Payouts in the $650 million Illinois Facebook class-action privacy settlement have been delayed after three users of the social media platform appealed a court decision approving $345 each for 1.6 million class members.
The objections concern attorneys’ fees and whether the settlement amount is large enough, setting the stage for an appeals process that could take some time.
“It’s going to be months,” said Paul Geller, a Florida-based attorney representing class members in the approved settlement.
In February, a California federal judge issued final approval of the landmark settlement in a six-year-old case alleging the social media giant’s use of facial tagging features without consent was prohibited under Illinois privacy law. Initially filed in Cook County Circuit Court, the case was moved to Chicago federal court and then California federal court, where it attained class-action status.
The Illinois Biometric Information Privacy Act is among the strictest such laws in the U.S., and requires companies to get permission before using technologies such as facial recognition to identify customers.
In his ruling, U.S. District Judge James Donato called it one of the largest privacy settlements ever and a “major win for consumers,” with more than one in five eligible Illinois Facebook users signing up to participate in the settlement.
Out of the $650 million Facebook agreed to pay, Donato awarded $97.5 million in attorneys’ fees and about $915,000 in expenses.
Last week, three Illinois class members filed two separate appeals over the decision with the 9th U.S. Circuit Court of Appeals in California. Opening briefs are scheduled for July, with responses set for August, according to court records.
Kendrick Jan, a San Diego attorney representing Dawn Frankfother and Cathy Flanagan in one of the appeals, raised concerns in an interview with the Tribune over the calculations used to determine the attorneys’ fees, but said the specific objections have not been finalized.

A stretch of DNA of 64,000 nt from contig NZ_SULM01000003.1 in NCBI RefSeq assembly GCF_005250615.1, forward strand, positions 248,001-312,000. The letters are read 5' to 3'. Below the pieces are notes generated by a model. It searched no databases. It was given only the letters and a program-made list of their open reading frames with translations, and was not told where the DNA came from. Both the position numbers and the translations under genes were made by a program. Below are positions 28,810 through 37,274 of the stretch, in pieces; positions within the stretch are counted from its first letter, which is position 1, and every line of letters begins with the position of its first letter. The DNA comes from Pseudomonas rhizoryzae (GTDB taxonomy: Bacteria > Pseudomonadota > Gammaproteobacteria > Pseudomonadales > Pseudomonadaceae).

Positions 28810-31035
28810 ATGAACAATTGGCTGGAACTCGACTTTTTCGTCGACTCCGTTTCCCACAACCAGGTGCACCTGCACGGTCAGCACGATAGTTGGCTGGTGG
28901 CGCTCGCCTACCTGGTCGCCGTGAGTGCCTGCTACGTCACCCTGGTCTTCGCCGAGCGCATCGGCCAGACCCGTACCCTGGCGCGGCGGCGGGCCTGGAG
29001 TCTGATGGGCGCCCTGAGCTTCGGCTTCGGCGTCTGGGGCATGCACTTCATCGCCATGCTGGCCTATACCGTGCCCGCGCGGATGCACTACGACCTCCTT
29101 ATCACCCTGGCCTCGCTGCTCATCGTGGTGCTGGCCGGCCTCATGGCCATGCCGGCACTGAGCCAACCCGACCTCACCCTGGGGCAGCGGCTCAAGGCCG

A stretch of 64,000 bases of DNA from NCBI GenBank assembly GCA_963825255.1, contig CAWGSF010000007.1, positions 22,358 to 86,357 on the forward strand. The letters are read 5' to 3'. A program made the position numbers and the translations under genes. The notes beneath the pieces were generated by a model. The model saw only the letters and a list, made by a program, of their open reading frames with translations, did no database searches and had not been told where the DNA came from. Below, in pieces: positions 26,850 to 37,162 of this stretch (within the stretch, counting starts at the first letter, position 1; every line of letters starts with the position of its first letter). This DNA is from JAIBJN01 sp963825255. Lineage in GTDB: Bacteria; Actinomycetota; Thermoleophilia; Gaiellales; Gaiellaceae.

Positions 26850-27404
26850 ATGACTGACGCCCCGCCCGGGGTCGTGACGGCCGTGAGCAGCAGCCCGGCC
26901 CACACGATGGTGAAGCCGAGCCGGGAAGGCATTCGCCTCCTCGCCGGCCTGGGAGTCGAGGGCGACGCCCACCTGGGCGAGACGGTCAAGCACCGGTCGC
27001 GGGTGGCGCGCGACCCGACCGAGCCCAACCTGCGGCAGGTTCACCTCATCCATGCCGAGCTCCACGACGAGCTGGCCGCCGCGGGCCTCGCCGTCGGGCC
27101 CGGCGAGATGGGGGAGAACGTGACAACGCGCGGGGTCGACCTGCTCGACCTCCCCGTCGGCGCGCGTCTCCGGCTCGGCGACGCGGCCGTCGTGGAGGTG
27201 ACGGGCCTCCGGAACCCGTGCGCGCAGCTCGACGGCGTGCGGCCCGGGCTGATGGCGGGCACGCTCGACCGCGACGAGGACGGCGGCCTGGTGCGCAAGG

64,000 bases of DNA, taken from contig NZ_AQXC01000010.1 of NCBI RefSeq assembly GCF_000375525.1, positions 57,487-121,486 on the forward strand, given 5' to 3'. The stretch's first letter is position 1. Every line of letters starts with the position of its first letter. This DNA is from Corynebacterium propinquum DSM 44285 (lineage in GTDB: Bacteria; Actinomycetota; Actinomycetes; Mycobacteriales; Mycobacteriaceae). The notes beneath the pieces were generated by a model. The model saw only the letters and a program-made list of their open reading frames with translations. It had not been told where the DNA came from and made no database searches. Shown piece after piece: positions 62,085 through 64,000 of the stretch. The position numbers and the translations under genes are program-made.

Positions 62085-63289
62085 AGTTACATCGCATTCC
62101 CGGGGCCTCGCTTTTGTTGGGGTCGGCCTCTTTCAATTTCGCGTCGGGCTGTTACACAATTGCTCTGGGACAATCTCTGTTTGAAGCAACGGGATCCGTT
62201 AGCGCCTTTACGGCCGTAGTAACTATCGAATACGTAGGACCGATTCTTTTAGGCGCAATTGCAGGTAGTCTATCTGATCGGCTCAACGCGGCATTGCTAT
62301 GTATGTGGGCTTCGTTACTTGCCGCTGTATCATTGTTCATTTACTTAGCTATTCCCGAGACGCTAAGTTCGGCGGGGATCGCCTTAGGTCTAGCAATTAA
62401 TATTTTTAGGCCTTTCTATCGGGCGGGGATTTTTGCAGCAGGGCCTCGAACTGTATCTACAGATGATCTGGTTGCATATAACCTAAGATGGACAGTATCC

In the other objection, Illinois Facebook class member Kara Ross is seeking lower attorneys’ fees and a much bigger payout, according to Paul Camarena, her Chicago attorney.
The Illinois privacy law allows for $5,000 per person in damages for “intentional or reckless” violations and $1,000 for “negligent” violations of the statute.
“In my opinion, this violation was willful,” Camarena said Monday.
In his ruling, Donato said class members would face “significant hurdles” proving Facebook acted recklessly or negligently in violation of the law, and that their risks of losing the case at trial justified the lower amount.
While Geller said objectors play “an important role” in class actions by giving class members an opportunity to air concerns, he remains confident the lower court’s decision will be upheld, and the $345 checks will ultimately go out.
“The problem that the objectors face is that this is a fantastic result for the class,” Geller said. “So I don’t see a high likelihood of success for the objectors.”
The settlement class included about 6.9 million Facebook users in Illinois for whom the social network created and stored a face template after June 7, 2011. To qualify, Facebook users had to live in the state for at least six months over the last nine years.
Nearly 1.6 million claim forms were filed by the Nov. 23 deadline, representing about 22% of eligible users.